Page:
Why My Daughter Doesn’t Come to See Me Perform by Ori Lenkinski

*Originally published in Hebrew in Haaretz 


Before I had children, I was sure that the moment I got pregnant would be the unquestionable end of my career as a dancer.

It wasn’t.

In fact, having a baby made me want to dance more. I wanted to reconnect with the thing that had identified me for as long as I could remember. I wanted to feel like “me” again, and dancing was the best way I knew how to do that. I imagined that once she was big enough, my daughter would tag along to the studio and the theater. That she would grow up surrounded by music and performance. A handful of my colleagues regularly posted pictures of themselves on Facebook at the barre with a baby in a carrier or sitting in the theater with a stroller at their side. I had seen parents with kids in tow at festivals all over the world.

But that didn’t happen for us.

I did go back to dancing (a little later than I expected) but my daughter didn’t come along. I didn’t do pirouettes with her strapped to my chest and I left her with her father when I went to rehearsal.

She’s six now and has never been to a performance of mine.

At one point, when she was around two, I made a duet. It was created as a site-specific piece for a small studio in the Suzanne Dellal Center and included a large table. My co-creator had two small children so we arranged a family performance before the premiere. It was a complete disaster. Her younger child stood directly next to her and wouldn’t move out of her way, even when the choreography required it, while my daughter screamed “Mama” from the audience, red-faced and stretching her arms out in my direction. We made it halfway through the 16-minute piece before calling it quits.




We never really discussed what happened in those eight minutes and why it was so unsettling for my daughter to watch me run that piece. (A few days later one of her teachers said, “I heard you saw your mommy dancing! What did it look like?” to which she responded, “It looked like a table.”) What I gathered from seeing her experience this was the following: my daughter is used to seeing me perform a very specific role, that of her mother. It is a private show with all-time access to her alone. Seeing me in a different role, one which I was performing for a group of people and one that blocked her access to me almost entirely evoked discomfort and jealousy. In short, the fourth wall was deeply felt by her. By us both.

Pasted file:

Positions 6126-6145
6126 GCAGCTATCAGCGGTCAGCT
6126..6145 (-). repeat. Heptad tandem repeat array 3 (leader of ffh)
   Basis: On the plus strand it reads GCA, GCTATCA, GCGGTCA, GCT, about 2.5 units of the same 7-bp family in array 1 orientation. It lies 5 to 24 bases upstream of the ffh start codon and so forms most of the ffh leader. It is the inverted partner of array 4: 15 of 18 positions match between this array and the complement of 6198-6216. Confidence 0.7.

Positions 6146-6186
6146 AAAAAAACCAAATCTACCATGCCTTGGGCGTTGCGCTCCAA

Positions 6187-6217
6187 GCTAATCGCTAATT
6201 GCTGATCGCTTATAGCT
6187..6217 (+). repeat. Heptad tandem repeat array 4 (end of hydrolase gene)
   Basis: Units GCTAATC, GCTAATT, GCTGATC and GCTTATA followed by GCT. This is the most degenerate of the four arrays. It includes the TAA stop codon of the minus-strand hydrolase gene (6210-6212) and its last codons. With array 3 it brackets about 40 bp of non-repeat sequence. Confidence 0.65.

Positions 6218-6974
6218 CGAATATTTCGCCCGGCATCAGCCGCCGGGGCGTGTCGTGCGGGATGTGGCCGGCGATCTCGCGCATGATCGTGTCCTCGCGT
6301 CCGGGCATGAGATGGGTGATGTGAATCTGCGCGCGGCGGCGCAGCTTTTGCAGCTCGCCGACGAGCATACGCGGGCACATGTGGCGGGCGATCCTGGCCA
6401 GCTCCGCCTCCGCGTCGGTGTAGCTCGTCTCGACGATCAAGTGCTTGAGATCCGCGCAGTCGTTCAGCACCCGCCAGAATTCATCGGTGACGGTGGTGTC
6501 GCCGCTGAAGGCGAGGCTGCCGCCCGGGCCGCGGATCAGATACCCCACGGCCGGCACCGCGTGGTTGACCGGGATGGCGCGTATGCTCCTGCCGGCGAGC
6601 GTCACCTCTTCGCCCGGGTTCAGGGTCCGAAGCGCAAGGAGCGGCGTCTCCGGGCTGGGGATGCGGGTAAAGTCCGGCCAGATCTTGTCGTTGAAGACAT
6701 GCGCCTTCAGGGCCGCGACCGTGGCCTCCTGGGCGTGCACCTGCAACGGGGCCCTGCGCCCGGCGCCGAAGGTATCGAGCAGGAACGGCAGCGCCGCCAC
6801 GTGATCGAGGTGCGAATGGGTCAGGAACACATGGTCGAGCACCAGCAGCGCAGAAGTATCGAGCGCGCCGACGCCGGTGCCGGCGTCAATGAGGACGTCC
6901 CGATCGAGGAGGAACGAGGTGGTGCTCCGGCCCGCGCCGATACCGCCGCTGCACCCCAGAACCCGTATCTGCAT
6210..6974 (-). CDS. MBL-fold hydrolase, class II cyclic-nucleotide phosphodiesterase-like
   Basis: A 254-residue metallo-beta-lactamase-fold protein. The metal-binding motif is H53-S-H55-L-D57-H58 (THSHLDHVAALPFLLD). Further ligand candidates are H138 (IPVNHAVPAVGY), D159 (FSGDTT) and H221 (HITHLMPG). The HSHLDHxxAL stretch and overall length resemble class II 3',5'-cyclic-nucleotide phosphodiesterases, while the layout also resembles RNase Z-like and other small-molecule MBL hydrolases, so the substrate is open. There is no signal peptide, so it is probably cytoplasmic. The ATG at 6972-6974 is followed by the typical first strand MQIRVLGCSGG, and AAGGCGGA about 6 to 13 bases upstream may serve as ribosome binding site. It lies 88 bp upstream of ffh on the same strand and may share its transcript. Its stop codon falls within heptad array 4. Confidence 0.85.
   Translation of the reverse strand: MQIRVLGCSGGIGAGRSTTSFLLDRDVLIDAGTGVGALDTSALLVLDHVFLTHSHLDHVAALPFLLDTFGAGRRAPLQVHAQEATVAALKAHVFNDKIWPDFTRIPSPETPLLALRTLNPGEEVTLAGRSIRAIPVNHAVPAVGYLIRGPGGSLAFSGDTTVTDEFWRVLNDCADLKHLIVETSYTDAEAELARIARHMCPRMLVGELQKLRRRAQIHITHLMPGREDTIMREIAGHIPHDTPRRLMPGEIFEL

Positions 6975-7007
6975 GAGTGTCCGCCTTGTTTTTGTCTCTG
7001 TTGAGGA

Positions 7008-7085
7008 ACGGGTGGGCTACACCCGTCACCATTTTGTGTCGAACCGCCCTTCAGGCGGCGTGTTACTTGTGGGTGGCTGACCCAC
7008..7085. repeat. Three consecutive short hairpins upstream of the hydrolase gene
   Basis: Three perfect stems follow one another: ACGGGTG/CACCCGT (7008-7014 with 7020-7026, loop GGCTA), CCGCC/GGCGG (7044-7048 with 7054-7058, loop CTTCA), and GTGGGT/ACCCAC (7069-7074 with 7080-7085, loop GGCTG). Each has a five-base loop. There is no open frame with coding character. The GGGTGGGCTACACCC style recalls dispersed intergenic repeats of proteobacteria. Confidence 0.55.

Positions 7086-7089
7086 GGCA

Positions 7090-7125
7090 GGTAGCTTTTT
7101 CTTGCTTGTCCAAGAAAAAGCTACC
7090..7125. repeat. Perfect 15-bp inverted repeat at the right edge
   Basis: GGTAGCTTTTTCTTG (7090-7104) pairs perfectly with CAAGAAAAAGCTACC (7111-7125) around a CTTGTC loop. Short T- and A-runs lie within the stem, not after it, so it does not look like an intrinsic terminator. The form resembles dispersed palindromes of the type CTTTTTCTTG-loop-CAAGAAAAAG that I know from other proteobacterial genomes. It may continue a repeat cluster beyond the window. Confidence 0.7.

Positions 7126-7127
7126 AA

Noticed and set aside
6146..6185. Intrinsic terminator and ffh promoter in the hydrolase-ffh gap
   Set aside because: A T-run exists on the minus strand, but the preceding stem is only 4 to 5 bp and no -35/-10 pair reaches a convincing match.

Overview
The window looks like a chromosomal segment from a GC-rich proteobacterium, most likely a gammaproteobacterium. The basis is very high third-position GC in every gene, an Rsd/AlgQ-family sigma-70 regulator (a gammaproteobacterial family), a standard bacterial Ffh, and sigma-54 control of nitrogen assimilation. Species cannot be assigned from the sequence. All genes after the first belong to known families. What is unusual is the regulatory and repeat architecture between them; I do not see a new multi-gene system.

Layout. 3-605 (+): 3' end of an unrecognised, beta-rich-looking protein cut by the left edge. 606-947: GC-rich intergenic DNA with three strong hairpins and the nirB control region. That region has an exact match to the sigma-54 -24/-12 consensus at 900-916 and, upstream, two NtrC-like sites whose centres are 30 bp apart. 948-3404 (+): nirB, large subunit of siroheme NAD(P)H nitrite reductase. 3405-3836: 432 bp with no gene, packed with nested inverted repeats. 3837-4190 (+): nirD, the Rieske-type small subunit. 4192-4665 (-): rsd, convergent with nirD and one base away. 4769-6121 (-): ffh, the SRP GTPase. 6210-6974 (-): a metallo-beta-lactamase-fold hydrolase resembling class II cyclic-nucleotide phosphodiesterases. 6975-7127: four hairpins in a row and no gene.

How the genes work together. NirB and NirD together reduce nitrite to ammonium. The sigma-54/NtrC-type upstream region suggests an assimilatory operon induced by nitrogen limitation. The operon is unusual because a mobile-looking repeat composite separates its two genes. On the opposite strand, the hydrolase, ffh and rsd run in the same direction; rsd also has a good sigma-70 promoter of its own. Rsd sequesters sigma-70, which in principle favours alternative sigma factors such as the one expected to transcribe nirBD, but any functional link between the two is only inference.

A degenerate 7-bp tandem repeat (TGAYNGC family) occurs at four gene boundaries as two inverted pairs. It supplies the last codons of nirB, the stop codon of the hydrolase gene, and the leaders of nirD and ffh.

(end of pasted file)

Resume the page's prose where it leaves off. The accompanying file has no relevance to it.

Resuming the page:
Recently, while interviewing a famous opera singer, the topic of kids and performance came up. She told me that, for her, opera and her child were two separate universes. She never opened her sheet music at home. Her daughter never came to see her perform. Connecting between those two parts of herself felt impossible, inappropriate.

“When I’m at home, I’m at home,” she said. “If I’m with my child, I’m playing with her. I’m in the kitchen. I’m a mother. When I’m at work, I work.”

Something about the mutual exclusivity of her approach resonated with me, something akin to Clark Kent and Superman (I won’t say which is which though I’m inclined to believe that no role requires more super skills than parenting).

As a mother, I try to be as present as possible. I am for my children, attentive to their needs and desires. When I dance, I am for myself. I am fully present in my body, with the music, with my fellow performers. That is what I love about performance; how it demands my full presence and erases everything else. The stage creates an energetic vacuum and I revel in being sucked into it.




In my fantasy, I am able to marry these two parts of myself. I am also able to keep a spick-and-span home with empty laundry baskets and the smell of baked goods wafting from the oven at all times. In reality, sanity requires me to maintain the divide.

To bring the two together would mean not being able to be fully present in either. And maybe it’s my all-or-nothing tendencies but I feel that splitting my attention in that way would be exquisitely torturous.

For the time being, my daughter and I have come to an unspoken understanding that keeps her out of the theater. It seems to me that she recognizes the nature of my work on stage and appreciates its importance but prefers not to cope with witnessing me as a completely separate being from herself. I believe that the fantasy that she will one day occupy a front row seat exists for both of us and is getting incrementally closer as time passes but, for now, we agree to let our world and my professional world exist in parallel.